Joanna Cicely Fennell, MAGI, Dublin

Numbers 39 and 40 Denzille Street, now best known to Dubliners as The Ginger Man pub on present-day Fenian Street, were for forty years the home and premises of the Stafford family. Believed to hail from north Wexford, John Stafford (c. 1811-1874) first appeared in the 1843 Dublin Directory with a premises at 37 Denzille Street. Within three years John had leased both the corner property, Number 40, as well as the smaller one next-door, in which he ran a successful business as a grocer, wine and spirit merchant for some thirty years.


No 39 and 40 Denzille Street, Dublin

On 16 November 1847, John married Margaret Teresa Morris (1818-1904) at St. Andrew’s Roman Catholic Church on Westland Row. Margaret was one of the two surviving daughters of disowned Quaker merchant Bartholomew Morris, originally from Borris-in-Ossory, Co. Laois. John Stafford was active in local politics; his name appeared frequently in newspaper reports relating to Trinity Ward, of which he was a burgess. His signature was also counted amongst those who signed a petition for the release of Young Ireland leader William Smith O’Brien in 1848-9.

Before Stafford’s tenure, Number 39 had been occupied by the aptly-named barrister Henry Chinnery Justice, agent for the Massy Dawson estate in Co. Tipperary. An 1835 advertisement for the property stated that it included six rooms, as well as a kitchen, wine cellar, garden, coach-house and stable. Number 40 had also been occupied by a barrister, Frederick Mooney (sometimes recorded as Francis), whose sudden death resulted in an inquest being held at his home on 12 September 1842. John Elliott Hyndman, City Coroner, returned a verdict of death by apoplexy. In January 1851, 40 Denzille Street was the location of another inquest, this time a tragic case of infanticide. The following report appeared in the Freeman’s Journal on 20 January 1851:

It appeared in evidence that a young unmarried woman, named Margaret Kelly, a servant in the house in which the inquiry was held, was suspected by her master [presumably John Stafford] to have been recently delivered of a child. Acting on this suspicion he examined about the premises, and on Friday afternoon discovered the dead body of a newborn female infant in a place of concealment at the rere of the house. He at once gave information of the circumstances to the police authorities, and the young woman abovenamed was apprehended. After being taken into custody she admitted the maternity.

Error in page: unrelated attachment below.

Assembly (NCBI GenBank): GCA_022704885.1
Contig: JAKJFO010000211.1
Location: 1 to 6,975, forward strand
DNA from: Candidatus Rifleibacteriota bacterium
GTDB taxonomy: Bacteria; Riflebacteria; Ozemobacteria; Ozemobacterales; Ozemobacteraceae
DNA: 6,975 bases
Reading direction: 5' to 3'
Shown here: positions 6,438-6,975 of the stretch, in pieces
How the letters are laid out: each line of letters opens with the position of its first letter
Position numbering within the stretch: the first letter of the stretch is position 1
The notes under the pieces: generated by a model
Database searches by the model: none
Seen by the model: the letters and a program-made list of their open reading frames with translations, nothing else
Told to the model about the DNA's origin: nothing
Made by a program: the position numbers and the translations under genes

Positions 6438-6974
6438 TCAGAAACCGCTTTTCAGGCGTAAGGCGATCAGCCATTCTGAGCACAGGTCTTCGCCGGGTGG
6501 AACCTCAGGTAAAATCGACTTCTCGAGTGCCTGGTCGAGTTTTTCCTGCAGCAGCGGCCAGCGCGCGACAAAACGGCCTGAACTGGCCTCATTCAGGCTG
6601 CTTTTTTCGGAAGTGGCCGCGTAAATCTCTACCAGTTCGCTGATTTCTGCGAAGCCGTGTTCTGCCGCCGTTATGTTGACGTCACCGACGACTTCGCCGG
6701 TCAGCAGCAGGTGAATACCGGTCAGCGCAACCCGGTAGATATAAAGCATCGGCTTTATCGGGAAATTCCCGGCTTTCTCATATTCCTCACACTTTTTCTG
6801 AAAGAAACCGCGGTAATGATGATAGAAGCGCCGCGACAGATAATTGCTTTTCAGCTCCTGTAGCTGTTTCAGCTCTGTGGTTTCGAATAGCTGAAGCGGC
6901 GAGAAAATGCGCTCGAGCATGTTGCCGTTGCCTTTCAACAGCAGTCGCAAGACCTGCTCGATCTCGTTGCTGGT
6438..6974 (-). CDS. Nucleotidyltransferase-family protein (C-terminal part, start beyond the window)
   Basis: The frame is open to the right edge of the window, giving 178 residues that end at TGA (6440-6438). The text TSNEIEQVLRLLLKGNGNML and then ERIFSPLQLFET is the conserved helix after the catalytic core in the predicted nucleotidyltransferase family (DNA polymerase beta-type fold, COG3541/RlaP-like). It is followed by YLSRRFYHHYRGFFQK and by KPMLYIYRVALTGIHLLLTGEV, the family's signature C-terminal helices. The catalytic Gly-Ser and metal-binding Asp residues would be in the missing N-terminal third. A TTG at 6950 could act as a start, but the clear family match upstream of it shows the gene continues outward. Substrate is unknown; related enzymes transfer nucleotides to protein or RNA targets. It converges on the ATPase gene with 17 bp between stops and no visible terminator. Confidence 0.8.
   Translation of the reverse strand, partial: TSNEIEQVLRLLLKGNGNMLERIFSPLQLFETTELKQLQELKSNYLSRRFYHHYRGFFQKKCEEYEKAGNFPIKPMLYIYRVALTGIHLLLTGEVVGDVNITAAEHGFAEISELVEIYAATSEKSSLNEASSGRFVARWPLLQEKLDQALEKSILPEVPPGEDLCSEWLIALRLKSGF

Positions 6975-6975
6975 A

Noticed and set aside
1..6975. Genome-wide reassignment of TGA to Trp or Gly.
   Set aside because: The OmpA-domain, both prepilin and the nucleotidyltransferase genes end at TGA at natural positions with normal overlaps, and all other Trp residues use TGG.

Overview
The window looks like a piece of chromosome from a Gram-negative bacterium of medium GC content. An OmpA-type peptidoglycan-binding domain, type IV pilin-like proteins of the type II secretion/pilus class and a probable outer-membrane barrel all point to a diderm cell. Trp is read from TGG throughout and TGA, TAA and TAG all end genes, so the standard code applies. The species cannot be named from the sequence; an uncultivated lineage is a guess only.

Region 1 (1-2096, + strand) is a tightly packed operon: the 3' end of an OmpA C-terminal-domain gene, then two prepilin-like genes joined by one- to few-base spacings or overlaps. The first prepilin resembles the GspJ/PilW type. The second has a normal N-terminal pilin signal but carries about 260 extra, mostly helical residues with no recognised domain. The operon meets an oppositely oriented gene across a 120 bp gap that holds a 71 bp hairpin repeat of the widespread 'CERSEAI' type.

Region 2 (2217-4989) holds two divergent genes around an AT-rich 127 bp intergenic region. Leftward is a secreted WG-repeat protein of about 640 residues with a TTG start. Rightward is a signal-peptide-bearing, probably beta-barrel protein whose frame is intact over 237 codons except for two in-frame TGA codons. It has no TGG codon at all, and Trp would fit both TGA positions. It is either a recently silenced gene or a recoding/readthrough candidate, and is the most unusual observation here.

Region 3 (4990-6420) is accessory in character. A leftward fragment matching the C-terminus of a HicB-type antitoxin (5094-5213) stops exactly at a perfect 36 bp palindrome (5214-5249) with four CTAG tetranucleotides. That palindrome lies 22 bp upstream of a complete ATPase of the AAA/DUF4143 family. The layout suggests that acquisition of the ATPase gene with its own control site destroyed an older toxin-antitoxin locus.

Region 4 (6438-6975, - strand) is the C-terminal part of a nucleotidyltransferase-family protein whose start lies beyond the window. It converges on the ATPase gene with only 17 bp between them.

John Stafford appeared in Griffith’s Primary Valuation (dated 1854) as the lessee of 40 Denzille Street; he was also the lessor of a nearby property at 173 Great Brunswick Street (now Pearse Street). At that time John’s sister-in-law Mary Elizabeth Morris (1812-1869) was the lessee of 171 Great Brunswick Street, the location of her late father’s ironmongery business. A glance at the same page of the Griffith’s Valuation shows a street populated with familiar Quaker names such as Richard David Webb and Samuel Gatchell.

After her husband’s death, Margaret Teresa Stafford continued to run the family business, with the help of her son John Morris Stafford, until her retirement in the mid-1880s. By 1901, Number 39 was home to coachbuilder James Murphy, Scottish-born printer Thomas Qualy, and their respective families. The 1901 Census of Ireland described Number 40 as a shop and dwelling house, then in the hands of grocer Martin Kennedy. Both premises were in the hands of the same families when the 1911 Census of Ireland was enumerated. Denzille Street, originally named for the 1st Baron Holles in the late eighteenth century, was renamed Fenian Street in 1924.

The property continued to be occupied by a series of grocers and spirit merchants throughout the early-to-mid-twentieth century; William Power in the 1930s, Patrick Hayes in the 1940s, the Quigley Bros in the 1950s and 1960s. By 1973 it housed Ryan’s pub, followed by its current incarnation as The Ginger Man from 1979 onward. The pub took its name from J.P. Donleavy’s 1955 notorious book of the same name. The novel, which told the story of debauched American law student Sebastian Dangerfield’s experiences at Trinity College in the late 1940s, was banned in both Ireland and the United States on grounds of obscenity. To date it has sold more than 45 million copies worldwide. Numbers 39 and 40 Fenian Street were finally reunited under the same ownership by the twenty-first century, for possibly the first time since the end of the tenure of the Stafford family in the 1880s.